Red Checks are, in general, ones that come up as options only once or in very specific conversation lines, and in most games it'd be frustrating to have a fully random chance to suceed at these– especially since there's always at least a 3% chance to succeed or fail at ANY check. However, what DE does that I think is really fun is that, because the game is largely story-focused and has quite a good sense of humor as well, there's a lot of fail-forward going on. You fuck up your empathy check, or your rhetoric check, and it's okay because it leads to something insanely funny as Harry's broken mind forces him to say some hilariously stupid shit. Or on the other hand, it can lead to genuinely interesting, if painful, character development for Harry and Kim. Like, for example, that one Authority check I dare not spoil– You know the one I'm talking about. …or, hell, that other authority check that I dare not spoil.

    On the other hand are White Checks– these are ones that often show up at the start of a conversation or interaction tree, and you can retry them. However, you can only do so once you've leveled up that skill. I really like this, because it encourages you to, if you fail a white check to open a garbage can you wanna find evidence in, go do that other task you were somewhat less interested in to get some EXP, level up Physical Instrument, and go back to try again. And of course, these checks (while often to lesser degrees) are often sources of character development or funny moments.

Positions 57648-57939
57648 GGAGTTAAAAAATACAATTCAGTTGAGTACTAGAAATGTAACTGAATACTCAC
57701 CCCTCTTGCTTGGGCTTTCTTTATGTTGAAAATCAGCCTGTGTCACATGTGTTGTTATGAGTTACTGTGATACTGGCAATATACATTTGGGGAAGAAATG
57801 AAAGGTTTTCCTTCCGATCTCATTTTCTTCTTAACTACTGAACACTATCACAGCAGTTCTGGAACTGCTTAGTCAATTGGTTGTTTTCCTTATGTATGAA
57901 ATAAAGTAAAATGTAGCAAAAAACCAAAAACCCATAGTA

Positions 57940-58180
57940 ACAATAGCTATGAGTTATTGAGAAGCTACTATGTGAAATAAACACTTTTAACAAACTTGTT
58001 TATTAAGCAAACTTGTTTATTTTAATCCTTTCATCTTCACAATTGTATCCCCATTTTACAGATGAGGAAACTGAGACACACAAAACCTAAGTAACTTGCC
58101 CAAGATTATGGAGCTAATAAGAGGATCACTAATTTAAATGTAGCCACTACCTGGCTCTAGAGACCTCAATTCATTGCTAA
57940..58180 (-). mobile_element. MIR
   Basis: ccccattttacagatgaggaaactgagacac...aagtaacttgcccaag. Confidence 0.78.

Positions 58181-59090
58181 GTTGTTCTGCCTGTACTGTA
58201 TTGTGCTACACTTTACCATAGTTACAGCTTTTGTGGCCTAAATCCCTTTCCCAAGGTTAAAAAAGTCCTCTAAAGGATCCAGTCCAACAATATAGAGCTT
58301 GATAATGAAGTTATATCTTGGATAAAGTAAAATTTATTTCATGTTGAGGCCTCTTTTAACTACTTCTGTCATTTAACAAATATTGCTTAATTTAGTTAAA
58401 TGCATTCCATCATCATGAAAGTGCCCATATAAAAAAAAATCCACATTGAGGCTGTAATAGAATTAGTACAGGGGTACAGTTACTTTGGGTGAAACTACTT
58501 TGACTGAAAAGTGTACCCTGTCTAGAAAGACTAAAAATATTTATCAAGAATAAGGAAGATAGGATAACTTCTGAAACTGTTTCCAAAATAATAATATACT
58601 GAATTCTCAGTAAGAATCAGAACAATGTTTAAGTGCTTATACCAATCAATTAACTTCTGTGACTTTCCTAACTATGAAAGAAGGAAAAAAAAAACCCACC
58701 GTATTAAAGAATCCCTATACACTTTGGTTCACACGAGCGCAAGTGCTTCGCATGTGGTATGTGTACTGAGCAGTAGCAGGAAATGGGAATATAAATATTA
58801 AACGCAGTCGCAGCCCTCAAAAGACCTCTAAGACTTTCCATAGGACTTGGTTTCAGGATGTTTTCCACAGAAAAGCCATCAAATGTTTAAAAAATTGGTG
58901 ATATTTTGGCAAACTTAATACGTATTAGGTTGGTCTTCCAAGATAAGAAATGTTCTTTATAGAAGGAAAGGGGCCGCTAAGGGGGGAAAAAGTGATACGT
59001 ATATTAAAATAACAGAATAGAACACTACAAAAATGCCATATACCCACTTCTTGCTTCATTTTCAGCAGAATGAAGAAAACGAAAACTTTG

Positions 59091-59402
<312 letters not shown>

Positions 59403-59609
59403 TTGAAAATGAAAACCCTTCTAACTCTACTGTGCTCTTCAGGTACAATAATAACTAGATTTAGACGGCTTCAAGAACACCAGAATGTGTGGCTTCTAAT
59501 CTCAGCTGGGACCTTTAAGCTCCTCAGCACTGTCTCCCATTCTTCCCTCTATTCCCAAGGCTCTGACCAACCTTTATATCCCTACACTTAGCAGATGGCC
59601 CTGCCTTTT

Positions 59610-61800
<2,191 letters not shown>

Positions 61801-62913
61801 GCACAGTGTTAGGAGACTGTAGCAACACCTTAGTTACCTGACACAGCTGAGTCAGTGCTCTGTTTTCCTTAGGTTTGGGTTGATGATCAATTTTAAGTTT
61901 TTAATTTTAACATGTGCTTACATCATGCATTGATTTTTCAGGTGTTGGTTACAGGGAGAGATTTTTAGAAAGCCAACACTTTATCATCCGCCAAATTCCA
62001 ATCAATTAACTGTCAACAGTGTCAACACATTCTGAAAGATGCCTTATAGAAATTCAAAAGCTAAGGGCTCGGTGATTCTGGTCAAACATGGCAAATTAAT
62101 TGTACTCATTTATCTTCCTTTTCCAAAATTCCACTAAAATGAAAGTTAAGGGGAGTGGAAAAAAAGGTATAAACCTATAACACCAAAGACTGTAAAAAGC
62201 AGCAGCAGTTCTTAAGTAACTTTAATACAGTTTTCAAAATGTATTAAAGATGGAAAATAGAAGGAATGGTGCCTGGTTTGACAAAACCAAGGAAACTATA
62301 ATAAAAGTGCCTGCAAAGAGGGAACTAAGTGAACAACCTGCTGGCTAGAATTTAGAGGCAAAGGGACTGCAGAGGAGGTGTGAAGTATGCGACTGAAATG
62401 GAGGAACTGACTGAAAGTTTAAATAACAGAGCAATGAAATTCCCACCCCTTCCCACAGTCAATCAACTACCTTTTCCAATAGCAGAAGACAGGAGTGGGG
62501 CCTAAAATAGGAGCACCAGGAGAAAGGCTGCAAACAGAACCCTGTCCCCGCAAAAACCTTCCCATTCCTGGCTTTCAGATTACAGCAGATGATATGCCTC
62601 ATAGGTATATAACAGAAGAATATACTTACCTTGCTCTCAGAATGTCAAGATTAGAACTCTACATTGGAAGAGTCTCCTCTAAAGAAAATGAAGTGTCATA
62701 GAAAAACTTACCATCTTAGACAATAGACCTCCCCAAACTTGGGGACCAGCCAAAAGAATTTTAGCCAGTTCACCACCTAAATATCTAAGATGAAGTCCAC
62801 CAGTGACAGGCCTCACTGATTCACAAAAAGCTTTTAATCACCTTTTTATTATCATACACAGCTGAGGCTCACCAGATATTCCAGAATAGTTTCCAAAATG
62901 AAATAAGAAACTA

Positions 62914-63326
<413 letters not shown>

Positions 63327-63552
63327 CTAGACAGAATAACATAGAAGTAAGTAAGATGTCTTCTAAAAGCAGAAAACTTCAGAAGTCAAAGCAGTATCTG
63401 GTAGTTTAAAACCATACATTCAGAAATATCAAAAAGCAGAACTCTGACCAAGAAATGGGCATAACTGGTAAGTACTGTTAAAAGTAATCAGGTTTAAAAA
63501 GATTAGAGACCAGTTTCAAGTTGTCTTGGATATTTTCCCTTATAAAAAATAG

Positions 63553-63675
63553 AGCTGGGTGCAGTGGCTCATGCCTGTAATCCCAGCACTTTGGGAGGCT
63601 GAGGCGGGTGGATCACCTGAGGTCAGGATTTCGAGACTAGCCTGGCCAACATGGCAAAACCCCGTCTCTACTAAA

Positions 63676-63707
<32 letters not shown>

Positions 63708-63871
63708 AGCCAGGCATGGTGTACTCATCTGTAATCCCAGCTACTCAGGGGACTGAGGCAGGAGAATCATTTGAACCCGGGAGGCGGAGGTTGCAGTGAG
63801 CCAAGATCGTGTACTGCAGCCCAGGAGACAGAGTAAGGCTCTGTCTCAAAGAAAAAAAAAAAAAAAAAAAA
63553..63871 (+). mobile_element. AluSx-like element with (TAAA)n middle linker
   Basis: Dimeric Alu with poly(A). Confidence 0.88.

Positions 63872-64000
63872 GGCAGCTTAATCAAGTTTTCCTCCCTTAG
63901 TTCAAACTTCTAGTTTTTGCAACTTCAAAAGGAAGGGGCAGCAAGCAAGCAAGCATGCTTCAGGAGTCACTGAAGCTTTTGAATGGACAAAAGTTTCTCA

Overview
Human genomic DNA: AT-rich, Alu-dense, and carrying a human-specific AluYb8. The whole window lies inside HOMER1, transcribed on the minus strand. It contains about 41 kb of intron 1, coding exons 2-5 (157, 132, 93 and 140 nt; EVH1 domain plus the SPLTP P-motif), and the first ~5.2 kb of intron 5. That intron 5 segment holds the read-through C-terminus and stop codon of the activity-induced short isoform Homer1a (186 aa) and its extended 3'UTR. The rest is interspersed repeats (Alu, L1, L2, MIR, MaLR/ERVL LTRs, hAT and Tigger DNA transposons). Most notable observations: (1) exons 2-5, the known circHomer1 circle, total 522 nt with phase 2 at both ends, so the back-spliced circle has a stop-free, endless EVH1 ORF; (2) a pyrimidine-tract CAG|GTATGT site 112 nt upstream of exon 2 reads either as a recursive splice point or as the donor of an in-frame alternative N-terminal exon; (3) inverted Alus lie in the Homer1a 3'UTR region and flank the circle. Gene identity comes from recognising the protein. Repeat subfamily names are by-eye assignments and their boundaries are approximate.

5. I see people complaining about XCOM 2 odds all the time. I love the game (and, yes I think grazed shots are bullshit in the game design. I prefer straight percentages).

    As a scientist, it is extremely frustating when I calculate the odds and miss five 80% shots in a row (the odd should be the product of 20% five times, interpreted in the RNG context). In my experience (and I have collected the data), I have more frequently missed five 80% shots in a row than hitted five shots on target in the same context.

    I really hope that for the Marvel game they are doing, and for the XCOM 3 they make us feel that it is a little bit more fair (I am talking about the feeling, not the number itself). I had to learn how the RNG system works to feel a little bit better about the game (and I do not think people in general want that. They just want a game that sounds fun to play for them).